Written Replies to Parliamentary Questions

Written Reply to Parliamentary Question on Incidents of Public Disorder at Night Entertainment Clubs by Mr K Shanmugam, Minister for Home Affairs and Minister for Law

Published: 04 April 2017



Assoc Prof Randolph Tan: To ask the Minister for Home Affairs whether police powers can be increased to enable more stringent enforcement to prevent incidents of public disorder at night clubs, bars and similar establishments.



1. Nightclubs, bars and similar nightlife establishments are regulated and licensed by the Police under the Public Entertainments and Meetings Act (PEMA). A key objective of the regulation is to maintain law and order, and public safety at public entertainment establishments. Licensing conditions may include the installation of CCTV cameras, prevention of overcrowding in the premises and obligations on operators to run the establishments responsibly. For example, operators are required to take all appropriate steps to prevent acts of violence and other crimes committed on premises.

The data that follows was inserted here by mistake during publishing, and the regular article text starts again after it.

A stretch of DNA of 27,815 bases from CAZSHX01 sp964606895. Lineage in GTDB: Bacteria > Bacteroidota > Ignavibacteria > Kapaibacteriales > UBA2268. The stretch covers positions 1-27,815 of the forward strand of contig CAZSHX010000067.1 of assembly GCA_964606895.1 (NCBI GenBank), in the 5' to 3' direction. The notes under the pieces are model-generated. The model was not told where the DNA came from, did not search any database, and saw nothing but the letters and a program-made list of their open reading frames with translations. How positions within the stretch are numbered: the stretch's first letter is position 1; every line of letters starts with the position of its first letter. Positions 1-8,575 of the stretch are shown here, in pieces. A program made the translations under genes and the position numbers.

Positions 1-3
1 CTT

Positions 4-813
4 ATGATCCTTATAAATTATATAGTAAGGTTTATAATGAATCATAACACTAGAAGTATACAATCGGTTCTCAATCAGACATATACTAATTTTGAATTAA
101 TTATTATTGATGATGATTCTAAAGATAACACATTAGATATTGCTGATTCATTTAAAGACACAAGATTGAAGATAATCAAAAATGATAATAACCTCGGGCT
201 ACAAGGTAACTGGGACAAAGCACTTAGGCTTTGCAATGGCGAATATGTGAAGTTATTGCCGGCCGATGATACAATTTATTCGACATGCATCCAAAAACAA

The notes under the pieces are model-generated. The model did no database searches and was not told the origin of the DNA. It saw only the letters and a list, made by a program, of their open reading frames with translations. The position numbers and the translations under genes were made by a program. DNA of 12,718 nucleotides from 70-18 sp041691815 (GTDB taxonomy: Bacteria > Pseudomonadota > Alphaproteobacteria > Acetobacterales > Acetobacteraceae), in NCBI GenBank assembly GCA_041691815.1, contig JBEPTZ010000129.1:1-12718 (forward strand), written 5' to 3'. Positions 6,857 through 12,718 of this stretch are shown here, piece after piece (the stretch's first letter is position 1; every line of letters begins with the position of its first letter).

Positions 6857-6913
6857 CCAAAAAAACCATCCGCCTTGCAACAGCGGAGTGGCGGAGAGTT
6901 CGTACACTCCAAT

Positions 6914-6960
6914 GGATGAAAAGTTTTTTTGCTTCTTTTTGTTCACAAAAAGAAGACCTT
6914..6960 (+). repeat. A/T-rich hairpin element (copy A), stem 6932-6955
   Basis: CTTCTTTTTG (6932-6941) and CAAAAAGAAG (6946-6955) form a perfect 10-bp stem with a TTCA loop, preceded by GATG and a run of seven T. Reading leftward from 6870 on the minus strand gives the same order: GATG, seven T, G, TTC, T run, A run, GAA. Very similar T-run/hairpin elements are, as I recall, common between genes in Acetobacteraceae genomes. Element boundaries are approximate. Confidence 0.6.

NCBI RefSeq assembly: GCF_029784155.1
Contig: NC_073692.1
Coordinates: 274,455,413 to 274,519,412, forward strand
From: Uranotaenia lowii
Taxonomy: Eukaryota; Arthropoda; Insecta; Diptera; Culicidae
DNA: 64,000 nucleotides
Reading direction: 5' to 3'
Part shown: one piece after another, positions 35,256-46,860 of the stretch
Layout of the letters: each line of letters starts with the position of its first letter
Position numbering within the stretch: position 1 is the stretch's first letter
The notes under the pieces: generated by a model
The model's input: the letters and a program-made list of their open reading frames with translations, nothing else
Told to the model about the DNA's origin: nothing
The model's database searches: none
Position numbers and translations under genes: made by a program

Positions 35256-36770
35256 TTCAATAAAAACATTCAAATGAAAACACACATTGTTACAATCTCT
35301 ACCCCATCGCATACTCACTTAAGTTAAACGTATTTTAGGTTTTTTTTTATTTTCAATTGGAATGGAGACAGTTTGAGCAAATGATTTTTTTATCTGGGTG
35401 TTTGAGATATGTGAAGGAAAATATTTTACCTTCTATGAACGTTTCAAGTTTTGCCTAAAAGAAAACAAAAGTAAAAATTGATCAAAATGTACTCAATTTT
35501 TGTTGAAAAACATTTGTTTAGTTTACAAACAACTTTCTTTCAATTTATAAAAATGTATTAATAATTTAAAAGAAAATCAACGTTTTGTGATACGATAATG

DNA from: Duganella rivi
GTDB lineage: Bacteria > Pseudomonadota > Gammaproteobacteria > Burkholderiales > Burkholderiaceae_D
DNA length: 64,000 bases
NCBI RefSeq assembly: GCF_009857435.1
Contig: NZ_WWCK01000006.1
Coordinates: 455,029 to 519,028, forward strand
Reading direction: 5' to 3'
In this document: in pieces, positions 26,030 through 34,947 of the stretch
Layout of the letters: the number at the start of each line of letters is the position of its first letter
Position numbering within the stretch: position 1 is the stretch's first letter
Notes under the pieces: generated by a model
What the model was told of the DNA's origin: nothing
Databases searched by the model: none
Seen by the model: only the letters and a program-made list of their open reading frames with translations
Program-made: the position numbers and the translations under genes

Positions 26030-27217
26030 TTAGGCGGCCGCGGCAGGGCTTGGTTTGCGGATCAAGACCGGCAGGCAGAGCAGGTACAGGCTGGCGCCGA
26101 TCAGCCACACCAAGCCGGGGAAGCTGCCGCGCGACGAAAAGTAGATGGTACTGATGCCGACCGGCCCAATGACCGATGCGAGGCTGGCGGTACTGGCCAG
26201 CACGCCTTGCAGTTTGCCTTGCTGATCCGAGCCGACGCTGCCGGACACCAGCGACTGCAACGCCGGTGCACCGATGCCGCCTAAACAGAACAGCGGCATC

2. Police conduct compliance checks to enforce these licensing conditions. Licensees who breach the conditions can be charged under the PEMA and face a fine of up to $10,000 for each infringement. In addition, demerit points are awarded for these infringements. Licensees who accumulate a high number of demerit points will have their licences suspended or revoked. To enforce against errant public entertainment establishments, Police officers are empowered under the Act to enter and inspect establishments, conduct investigations and make arrests.


3. MHA has completed a review of the PEMA, and the Public Entertainments and Meetings (Amendment) Bill was introduced earlier today. The amendments will enhance Police's regulatory levers and powers. We will increase the penalty for providing public entertainment without a licence, strengthen the power to immediately suspend a licence where the licensee has been charged for serious offences committed on the premises, and empower Police officers to use force to enter establishments where they are prevented from entering. These amendments will enable Police to take even more targeted and calibrated enforcement actions to manage the risk of public disorder in such establishments.


Law and order